Help Yourself

It sounds cliché, but it’s true: You can’t help someone else if you’re not taking care of yourself. This is even more true when you have a child with extra challenges. Unfortunately, it can also be even more difficult to take care of yourself in that situation. Constant meltdowns, endless phone calls to therapy clinics and insurance companies, trying to stop your child from taking off every last stitch of clothing because of sensory issues…who has time to take care of themselves? I’m not going to tell you to take a long bubble bath or make sure you get enough sleep at night, or whatever advice you’ve probably heard a thousand times already. Just like your child, what works for you probably won’t work for someone else; and just like your child, you have to do the best you can to take care of yourself. Sometimes taking care of yourself means taking a trusted friend or relative up on their offer to give you a few hours to wander through Target alone, without having to worry about a meltdown in the middle of the cereal aisle. Sometimes, if that’s not available, helping yourself might mean just holding your head high and ignoring the stares when the inevitable meltdown in the cereal aisle happens. Sometimes it might just mean reminding yourself that you are doing the best you can with what you have available to you. Because you are, even if it doesn’t always feel like it.

Assemble A Team You Trust

You are absolutely the expert on your child. You know her or his likes, dislikes, what is very likely to trigger a meltdown, and tricks to help them through said meltdowns. But it’s good to assemble a team you trust who have expertise in other areas, like speech or occupational therapists, medical providers and educators. These people are important to have in your corner, as they are the ones who will have the most up-to-date research on autism or any other diagnosis your child has. They are the ones who have helped hundreds of other kids with autism and probably have several methods for how best to help your child. Even if their suggestions don’t work perfectly, they may at least give you an idea of something that will help your child.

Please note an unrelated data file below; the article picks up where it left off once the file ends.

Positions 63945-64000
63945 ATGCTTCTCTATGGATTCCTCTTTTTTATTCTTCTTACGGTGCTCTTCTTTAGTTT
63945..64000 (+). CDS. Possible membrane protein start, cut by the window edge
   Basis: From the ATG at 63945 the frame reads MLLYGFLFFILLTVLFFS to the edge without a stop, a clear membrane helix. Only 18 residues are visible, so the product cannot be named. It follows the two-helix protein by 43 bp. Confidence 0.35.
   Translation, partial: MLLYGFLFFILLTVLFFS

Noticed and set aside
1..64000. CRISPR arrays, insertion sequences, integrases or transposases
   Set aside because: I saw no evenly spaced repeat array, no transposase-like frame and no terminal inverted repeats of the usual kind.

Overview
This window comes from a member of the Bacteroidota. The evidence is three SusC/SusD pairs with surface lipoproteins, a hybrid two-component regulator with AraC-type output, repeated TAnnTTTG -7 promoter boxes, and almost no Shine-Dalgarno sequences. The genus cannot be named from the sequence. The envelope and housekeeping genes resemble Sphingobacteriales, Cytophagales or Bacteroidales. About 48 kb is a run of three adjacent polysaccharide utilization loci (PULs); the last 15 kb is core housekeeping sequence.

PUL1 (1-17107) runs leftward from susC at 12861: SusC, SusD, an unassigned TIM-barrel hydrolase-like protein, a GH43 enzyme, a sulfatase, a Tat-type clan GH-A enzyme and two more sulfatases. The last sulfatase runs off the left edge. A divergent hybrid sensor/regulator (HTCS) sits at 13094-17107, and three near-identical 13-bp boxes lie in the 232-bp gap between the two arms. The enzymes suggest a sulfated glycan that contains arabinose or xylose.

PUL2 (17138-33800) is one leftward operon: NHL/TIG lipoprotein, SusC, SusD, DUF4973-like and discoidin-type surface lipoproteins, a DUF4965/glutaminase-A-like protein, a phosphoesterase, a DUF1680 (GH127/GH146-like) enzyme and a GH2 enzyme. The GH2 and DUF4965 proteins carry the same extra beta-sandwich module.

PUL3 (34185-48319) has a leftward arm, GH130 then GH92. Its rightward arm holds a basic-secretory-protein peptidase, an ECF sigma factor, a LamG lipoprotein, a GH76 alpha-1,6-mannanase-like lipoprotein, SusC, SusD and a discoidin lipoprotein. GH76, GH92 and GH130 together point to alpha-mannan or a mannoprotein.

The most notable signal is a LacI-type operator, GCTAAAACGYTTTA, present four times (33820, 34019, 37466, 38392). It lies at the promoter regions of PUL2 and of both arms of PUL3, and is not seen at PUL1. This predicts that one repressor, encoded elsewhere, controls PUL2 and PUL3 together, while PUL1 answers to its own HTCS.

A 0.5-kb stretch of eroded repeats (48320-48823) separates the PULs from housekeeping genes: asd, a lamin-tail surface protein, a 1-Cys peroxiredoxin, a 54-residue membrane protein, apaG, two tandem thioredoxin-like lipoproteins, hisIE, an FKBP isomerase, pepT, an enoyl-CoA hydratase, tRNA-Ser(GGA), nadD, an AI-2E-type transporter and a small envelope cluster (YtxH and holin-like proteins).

Another important part of your team is support for you. Remember how you need to help yourself? You’ll want a team to help you help yourself! This may be relatives or friends who can lend a sympathetic ear, or who are willing to take your child for an hour or two just to give you some breathing room. Or it may be other parents who have children with autism, have been there, and "get it" in a way others can’t.

Provide A Safe Space

Your child is, unfortunately, going to face a lot of challenges and uphill battles. There are going to be lots of people who tell you that you need to make sure your child doesn’t do X, or you need to stop them from doing Y, or if you would just do Z, your child would be just fine. In reality, your child doesn’t have to stop doing X if it’s not important that they stop. So what if your child calms himself by hand flapping? Isn’t it great they’ve found a technique to calm themselves? Who cares if her or his only interest in the emotional egg toy is seeing how well the eggs spin? That's creative! It is true that as your child gets older, you may want to help her or him find more socially appropriate ways to calm themselves, or express themselves creatively. But that’s a problem for you to take to that team of experts you trust, not for Aunt Sally to solve when she sees your child on Thanksgiving. In the meantime, what your child needs is for you to provide a safe space for them to be themselves, stimming and all. And if Aunt Sally is horrified that your child is only eating chicken nuggets and goldfish for Thanksgiving, well, that sounds like an Aunt Sally problem, not a you (or your child) problem.

Love Them

Of course you are going to love your child. But your child, like all children, needs to know you love every piece of who they are. Sometimes between all the therapy and medical appointments, it’s hard to remember to take time to just appreciate your child for all of her or his wonderful uniqueness. They need the safe space of knowing you are not going to let anyone run roughshod all over them. They need to know that someone always, always has their back and will always, always love them.


Does your child have autism symptoms and behaviors that need to be tracked during school hours? mytaptrack® will contact your child's school for you. Learn more:

326 views0 comments

P.O. Box 822

Enumclaw, WA 98022

  • Facebook - Grey Circle
  • Instagram - Grey Circle
  • Pinterest - Grey Circle
  • Twitter - Grey Circle
  • LinkedIn - Grey Circle
bottom of page